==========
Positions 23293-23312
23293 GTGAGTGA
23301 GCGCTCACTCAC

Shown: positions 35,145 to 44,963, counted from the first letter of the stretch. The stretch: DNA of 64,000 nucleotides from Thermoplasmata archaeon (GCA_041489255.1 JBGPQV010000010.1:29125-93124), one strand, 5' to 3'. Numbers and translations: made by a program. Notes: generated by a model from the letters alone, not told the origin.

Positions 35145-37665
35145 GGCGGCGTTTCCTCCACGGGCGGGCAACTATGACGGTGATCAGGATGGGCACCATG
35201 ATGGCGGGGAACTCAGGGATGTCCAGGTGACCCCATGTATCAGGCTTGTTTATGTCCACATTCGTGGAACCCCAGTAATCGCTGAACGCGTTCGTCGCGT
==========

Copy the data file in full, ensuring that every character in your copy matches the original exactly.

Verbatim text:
Positions 23293-23312
23293 GTGAGTGA
23301 GCGCTCACTCAC

Shown: positions 35,145 to 44,963, counted from the first letter of the stretch. The stretch: DNA of 64,000 nucleotides from Thermoplasmata archaeon (GCA_041489255.1 JBGPQV010000010.1:29125-93124), one strand, 5' to 3'. Numbers and translations: made by a program. Notes: generated by a model from the letters alone, not told the origin.

Positions 35145-37665
35145 GGCGGCGTTTCCTCCACGGGCGGGCAACTATGACGGTGATCAGGATGGGCACCATG
35201 ATGGCGGGGAACTCAGGGATGTCCAGGTGACCCCATGTATCAGGCTTGTTTATGTCCACATTCGTGGAACCCCAGTAATCGCTGAACGCGTTCGTCGCGT